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and authority are with you, and in your hands, let 1684. the government be upon his shoulders, in all

your {pirits; that you may rule for him, under whom W. Penn's the princes of this world will, one day, esteem it


their honor to govern and serve, in their places.
I cannot but say, when these things come mightily
upon my mind, as the Apostles did, of old,
What manner of persons ought we to be, in all
godly conversation.'Truly, the name and honour
of the Lord are deeply concerned in you, as to
the discharge of yourselves, in your present stati-
ons; many eyes being upon you; and remember,
that, as we have been belied about disowning the
true religion, fo, of all government, to behold us
exemplary and christian, in the use of that, will
not only stop our enemies, but minister conviction
to many, on that account, prejudiced. Oh, that
you may fee and know that service, and do it, for
the Lord, in this your day:

“ And, thou, Philadelphia, the virgin settle-
ment of this province, named before thou wert
born, what love, what care, what service, and
what travail has there been, to bring thee forth,
and preserve thee from such as would abuse and
defile thee!

« Oh, that thou mayst be kept from the evil, that would overwhelm thee; that, faithful to the God of thy mercies, in the life of righteousness, thou mayst be preserved to the end:--My soul prays to God for thee, that thou mayst stand in for Philathe day of tryal, that thy children may be blessed delphia, &c. of the Lord, and thy people saved by his pow. er;---my love to thee has been great, and the re


membrance Note, In the year 1684, among other friends and settlers, from Wefmoreland, Thomas Langhorne arrived in Pennsylvania, and settled in Bucks county, about Middletown; where then dwelt Nicholas Walne and others. He was an eminent preacher among the Quakers; and of whom there is a very excellent and extraordinary character, in M. S. from Friends at Kendal in WeAmoreland, by way of certificate, on his removal to this country. He died a few years after his arrival.His son, Jeremiah Langborne was afterwards Chief Justice of the province.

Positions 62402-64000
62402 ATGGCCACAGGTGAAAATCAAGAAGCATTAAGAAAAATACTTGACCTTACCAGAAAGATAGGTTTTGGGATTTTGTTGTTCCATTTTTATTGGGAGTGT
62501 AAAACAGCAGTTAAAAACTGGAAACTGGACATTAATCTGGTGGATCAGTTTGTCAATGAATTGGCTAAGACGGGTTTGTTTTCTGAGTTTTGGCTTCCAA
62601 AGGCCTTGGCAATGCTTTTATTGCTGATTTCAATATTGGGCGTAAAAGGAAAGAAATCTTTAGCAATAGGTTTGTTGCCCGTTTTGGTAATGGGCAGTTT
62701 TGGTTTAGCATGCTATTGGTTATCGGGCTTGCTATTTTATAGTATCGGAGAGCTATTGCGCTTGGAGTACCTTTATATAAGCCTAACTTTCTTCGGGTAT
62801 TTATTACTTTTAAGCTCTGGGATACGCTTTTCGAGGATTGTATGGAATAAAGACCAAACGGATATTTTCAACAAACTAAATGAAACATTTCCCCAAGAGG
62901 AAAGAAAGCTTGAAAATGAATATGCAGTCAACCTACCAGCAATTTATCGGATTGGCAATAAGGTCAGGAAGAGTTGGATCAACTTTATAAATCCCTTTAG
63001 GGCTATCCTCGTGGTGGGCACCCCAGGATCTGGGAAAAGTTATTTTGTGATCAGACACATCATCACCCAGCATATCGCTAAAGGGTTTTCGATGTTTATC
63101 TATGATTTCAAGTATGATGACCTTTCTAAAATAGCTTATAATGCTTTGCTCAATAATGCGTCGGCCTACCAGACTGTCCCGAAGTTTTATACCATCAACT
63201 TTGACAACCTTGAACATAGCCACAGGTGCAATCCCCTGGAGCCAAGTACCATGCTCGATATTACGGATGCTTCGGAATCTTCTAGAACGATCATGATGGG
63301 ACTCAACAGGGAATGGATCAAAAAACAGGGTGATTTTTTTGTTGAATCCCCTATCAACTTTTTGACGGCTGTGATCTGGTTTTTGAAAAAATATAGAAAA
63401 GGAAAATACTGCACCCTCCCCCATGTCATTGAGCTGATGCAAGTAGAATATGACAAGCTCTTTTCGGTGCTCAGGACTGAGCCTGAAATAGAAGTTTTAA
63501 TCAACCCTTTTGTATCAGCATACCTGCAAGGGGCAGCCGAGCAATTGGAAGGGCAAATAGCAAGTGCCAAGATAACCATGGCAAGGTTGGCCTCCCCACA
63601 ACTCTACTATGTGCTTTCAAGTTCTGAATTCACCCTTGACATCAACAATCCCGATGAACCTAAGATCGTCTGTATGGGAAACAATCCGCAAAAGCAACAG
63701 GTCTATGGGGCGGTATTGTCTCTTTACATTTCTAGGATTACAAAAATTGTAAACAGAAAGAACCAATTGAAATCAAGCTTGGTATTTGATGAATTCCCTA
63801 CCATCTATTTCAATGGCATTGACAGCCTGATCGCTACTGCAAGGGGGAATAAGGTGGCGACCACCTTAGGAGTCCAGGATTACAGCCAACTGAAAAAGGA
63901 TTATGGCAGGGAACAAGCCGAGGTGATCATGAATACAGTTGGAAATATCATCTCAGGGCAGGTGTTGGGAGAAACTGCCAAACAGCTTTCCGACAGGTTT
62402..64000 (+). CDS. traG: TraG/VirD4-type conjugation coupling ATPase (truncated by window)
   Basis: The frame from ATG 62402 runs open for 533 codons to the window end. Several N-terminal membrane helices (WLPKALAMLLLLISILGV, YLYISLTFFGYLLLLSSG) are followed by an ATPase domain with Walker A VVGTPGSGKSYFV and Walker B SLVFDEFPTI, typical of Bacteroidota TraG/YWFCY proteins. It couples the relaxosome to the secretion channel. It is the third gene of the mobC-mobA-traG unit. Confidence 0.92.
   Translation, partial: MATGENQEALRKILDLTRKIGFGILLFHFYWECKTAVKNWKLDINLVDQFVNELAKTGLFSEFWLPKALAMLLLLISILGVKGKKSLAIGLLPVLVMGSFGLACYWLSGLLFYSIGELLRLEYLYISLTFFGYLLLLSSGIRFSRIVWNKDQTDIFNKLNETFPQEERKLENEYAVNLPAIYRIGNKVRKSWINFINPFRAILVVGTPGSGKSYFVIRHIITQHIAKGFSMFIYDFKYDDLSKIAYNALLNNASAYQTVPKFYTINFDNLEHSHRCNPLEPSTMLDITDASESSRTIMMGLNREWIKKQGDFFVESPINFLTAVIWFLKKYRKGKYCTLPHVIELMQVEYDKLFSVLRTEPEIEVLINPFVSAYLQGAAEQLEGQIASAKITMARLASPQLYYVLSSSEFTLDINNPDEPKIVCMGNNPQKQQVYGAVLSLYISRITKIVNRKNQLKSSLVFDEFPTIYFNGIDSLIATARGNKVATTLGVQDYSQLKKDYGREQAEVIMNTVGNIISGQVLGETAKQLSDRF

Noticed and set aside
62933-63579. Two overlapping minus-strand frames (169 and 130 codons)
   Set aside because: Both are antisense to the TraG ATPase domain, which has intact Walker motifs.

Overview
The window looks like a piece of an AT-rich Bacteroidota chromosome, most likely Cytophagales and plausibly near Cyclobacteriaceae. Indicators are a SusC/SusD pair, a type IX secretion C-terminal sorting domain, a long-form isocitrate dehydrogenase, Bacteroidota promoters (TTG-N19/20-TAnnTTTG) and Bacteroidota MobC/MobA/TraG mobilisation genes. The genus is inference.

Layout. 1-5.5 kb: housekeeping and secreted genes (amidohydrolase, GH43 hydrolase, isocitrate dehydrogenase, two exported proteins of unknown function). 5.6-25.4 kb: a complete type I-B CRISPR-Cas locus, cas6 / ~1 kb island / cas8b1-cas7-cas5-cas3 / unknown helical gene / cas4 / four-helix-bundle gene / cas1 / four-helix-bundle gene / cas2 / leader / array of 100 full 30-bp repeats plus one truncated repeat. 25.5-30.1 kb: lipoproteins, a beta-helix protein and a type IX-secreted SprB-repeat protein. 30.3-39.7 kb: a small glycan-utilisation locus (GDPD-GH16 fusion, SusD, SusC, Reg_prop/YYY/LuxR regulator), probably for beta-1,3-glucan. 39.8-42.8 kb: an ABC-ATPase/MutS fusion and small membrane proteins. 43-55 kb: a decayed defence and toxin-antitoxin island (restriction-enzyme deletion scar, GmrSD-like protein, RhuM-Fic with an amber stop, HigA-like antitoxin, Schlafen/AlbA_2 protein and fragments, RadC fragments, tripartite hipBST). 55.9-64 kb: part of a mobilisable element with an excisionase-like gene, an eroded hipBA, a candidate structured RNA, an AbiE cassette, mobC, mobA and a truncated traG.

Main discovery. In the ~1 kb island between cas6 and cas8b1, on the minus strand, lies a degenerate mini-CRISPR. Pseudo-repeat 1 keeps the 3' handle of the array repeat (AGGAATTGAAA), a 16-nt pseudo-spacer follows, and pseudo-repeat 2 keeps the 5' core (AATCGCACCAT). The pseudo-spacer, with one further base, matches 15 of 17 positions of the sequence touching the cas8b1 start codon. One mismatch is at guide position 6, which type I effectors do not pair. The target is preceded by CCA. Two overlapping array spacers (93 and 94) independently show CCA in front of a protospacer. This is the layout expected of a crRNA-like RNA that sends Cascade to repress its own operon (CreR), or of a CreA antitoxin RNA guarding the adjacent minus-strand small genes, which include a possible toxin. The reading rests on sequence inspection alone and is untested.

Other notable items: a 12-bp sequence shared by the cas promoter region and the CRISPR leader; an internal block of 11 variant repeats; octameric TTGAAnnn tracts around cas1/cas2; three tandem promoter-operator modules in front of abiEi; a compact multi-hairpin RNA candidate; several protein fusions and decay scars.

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1684. membrance of thee affects mine heart and mine meye!-the God of eternal strength keep and preW. Penn's serve thee, to his glory and thy peace. valedictory

“ So, dear friends, my love again salutes you all, wishing that grace, mercy and peace, with all temporal blessings, may abound richly among you;--so says, fo prays, your friend and lover in the truth,

" WILLIAM PENN. « From on board the Ketch Endeavour, the Sixth month, 1684."

} In England, on the sixth of the Twelfth month K. Charles this year (1684) died King Charles the second; the second, and was lucceeded by his brother, James, Duke of York, a professed Papist.* --The people were


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* The Proprietary in a letter to Thomas Lloyd, President of the Council, dated, “ London the 16th, of the First month, 1684-5," writes thus on this affair, viz.

" The King is dead; and the Duke succeeds peaceably. He was well on the First-day night, being the first of February (so called;) about eight next morning, as he sat down to fave, his head twitched both ways, or fides; and he gave a fbriek, and fell as dead; and so remained some hours; they opportunely blooded and cupped him, and plied his head with red-hot frying-pans:-He returned, and continued till Sixth-day noon; but mostly in great tortures. He seemed very penitent, asking pardon of all, even the poorelt subject he had wronged; prayed for pardon, and to be delivered out of the world; The Duke appearing mighty humble and sorrowful;~-'twas a loss, with his gain :He was an able man for a divided and troubled kingdoni. The present King was proclaimed about three o'clock that day; a proclamation fotlowed, with the King's speech, to maintain the church and state, as established; to keep property and use clemency.---Tonnage and poundage, with the excise, are revived, de bene effe, till the parliament meet.- Oue is now chusing;-- The people of Westminser just gone by, to chule.--It fits the 19th. of the third month next. In Scotland, one next Severicies continue ftill; but some ease to us faintly promised. Be careful that no indecent speeches pafs against the government; for the King going, with his Queen, publickly to Mass, in Whiteball